Most Malagasy social activities revolve around the family, which usually consists of three generations. Extended family members may live in one household or in a number of households. The head of the family is usually the oldest male or father. Traditionally, he makes major decisions and represents the family in dealings with the outside world. However, this authority is declining among urban dwellers.
Malagasy marriages are preceded by lengthy discussions between the two families. The groom's family will give a symbolic gift, called a vody ondry, to pay for the bride. This may be a few thousand Malagasy francs or perhaps one head of cattle. The ancient ideal of having seven boys and seven girls per household is now far from the norm. A more modern expectation today is four children per household.
Women are expected to obey their husbands, but they actually have a great deal of independence and influence. They manage, inherit, and bequeath property and often handle the family finances.
The Malagasy wear both Western-style and traditional clothing. The markets are full of poor-quality imported clothes and imitation Western outfits.
Common traditional clothing items include the lamba, which is worn somewhat like a toga. Lambas are made in bright, multicolored prints. They usually have a proverb printed at the bottom. In some cases, they are used to carry a child on a woman's back. Older women will wear a white lamba over a dress or a blouse and skirt. It is not common for women to wear pants.
In rural areas, men wear malabars, dresslike shirts made of cotton woven fiber. They are usually made in earth tones.
In Madagascar, food means rice. Rice is eaten two or three times a day. It is common to have leftover or fresh rice for breakfast, sometimes served with condensed milk. Lunch and dinner consist of heaping mounds of rice topped with beef, pork, or chicken, with a vegetable relish. Beef is usually served only for a celebration or a religious offering. Koba, the national snack, is a paté (paste) of rice, banana, and peanut. Sakay, a hot red pepper, is usually served on the side with all Malagasy dishes.
Dessert usually consists of fruit, sometimes flavored with vanilla.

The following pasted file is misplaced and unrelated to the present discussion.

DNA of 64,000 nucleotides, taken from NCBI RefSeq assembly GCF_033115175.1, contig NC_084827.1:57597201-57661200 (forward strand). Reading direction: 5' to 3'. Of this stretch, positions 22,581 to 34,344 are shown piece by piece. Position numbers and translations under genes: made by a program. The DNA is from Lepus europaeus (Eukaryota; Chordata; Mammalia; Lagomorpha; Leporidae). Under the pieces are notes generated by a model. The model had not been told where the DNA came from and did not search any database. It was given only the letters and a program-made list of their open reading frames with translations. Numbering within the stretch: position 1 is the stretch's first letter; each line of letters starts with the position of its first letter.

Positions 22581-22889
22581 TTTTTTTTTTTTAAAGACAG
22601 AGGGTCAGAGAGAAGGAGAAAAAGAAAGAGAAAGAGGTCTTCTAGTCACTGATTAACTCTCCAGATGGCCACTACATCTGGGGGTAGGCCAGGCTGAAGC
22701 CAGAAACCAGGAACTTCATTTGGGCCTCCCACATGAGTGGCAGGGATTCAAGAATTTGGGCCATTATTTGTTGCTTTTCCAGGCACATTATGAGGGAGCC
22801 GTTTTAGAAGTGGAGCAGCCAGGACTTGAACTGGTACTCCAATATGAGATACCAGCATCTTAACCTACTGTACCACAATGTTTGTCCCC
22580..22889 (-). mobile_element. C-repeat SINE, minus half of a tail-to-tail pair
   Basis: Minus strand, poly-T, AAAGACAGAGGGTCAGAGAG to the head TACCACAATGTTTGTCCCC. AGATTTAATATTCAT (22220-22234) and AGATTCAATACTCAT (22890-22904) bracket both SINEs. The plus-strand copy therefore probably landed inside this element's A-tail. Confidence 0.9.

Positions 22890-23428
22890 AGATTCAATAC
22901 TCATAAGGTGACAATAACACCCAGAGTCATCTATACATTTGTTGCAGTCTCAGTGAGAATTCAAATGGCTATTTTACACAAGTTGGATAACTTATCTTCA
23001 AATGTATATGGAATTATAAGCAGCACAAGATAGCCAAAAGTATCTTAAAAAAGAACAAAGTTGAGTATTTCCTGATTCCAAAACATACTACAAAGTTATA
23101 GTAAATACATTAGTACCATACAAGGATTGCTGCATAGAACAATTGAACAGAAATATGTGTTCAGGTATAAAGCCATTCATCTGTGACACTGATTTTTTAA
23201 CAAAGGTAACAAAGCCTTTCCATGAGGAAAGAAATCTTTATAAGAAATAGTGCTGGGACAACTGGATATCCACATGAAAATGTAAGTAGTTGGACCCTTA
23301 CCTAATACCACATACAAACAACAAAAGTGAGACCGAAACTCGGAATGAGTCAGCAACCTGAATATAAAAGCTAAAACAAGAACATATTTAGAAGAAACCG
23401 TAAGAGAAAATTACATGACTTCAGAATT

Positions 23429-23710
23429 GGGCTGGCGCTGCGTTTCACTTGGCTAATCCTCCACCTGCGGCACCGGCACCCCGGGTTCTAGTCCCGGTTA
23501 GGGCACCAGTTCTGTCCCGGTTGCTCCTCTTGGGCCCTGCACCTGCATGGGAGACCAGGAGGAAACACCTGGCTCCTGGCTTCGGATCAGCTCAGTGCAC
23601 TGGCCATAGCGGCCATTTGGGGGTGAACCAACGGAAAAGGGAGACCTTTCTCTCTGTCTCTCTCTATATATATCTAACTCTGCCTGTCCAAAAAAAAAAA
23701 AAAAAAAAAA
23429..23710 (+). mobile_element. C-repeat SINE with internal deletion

About 80 percent of Madagascar's population aged fifteen and over can read and write. The level of education varies depending upon geographic area and other factors. Parents commonly send their children to France or elsewhere overseas for higher education.
The musical form Salegy has become widespread on the island since instruments such as the electric guitar, bass, and drums were introduced. Most Malagasy music and lyrics are about daily life.
Internationally recognized Malagasy musicians include guitarist Earnest Randrianasolo, known as D'Gary; Dama Mahaleo, a Malagasy folk-pop superstar; and Paul Bert Rahasimanana, who is part of Rossy, a group of twelve musicians.
Madagascar's unique melodic instruments include the vahila, a tubular harp; the kabosy, a cross between a guitar, mandolin, and dulcimer; and Tahitahi, tiny flutes, usually of wood, gourd, or bamboo. Percussion instruments include the Ambio, a pair of wood sticks that are struck together; and Kaimbarambo, a bundle of grasses played many ways.
Malagasy men generally do not work full-time throughout the year. Content with satisfying only their families' most basic needs, they may earn wages only three or four months of the year.
Women's role in agricultural work is often more difficult than the men's. It includes carrying water, gathering wood, and pounding rice. Women also have special roles in cultivating crops, marketing the surplus, and preparing food, as well as making domestic crafts.
Business in Madagascar is dominated by non-Malagasy groups, such as Indians, French, and Chinese.
Typical sports played in Madagascar are soccer, volleyball, and basketball. Other activities include martial arts, boxing, wrestling or tolona, swimming, and tennis.
Most social activities center around the family. Typical recreation includes dining and playing sports together.
Unique Malagasy games include games with stones, board games such as Solitaire and Fanorona, cockfights, singing games, and hide-and-seek.
Madagascar is known for its basket-weaving and painting on silk.
The primary social problem in Madagascar is poverty. One-fourth of the population has been estimated to be living in or on the verge of absolute poverty. Unemployment is widespread, and the rate of infant mortality is high. Quatre-amies, or street children, beg for food or search for it in the garbage.
Poverty is a serious problem in Madagascar. Quatre-amies, or street children, beg for food or search for it in the garbage.
Madagascar's population of 12 million is expected to at least double by the year 2015.
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Mack, John. Madagascar: Island of the Ancestors . London: British Museum Publications Ltd., 1986.
Madagascar in Pictures. Minneapolis, Minn.: Lerner Publications Co., 1988.
Preston-Mafham, Ken. Madagascar: A Natural History. New York: Facts on File, 1991.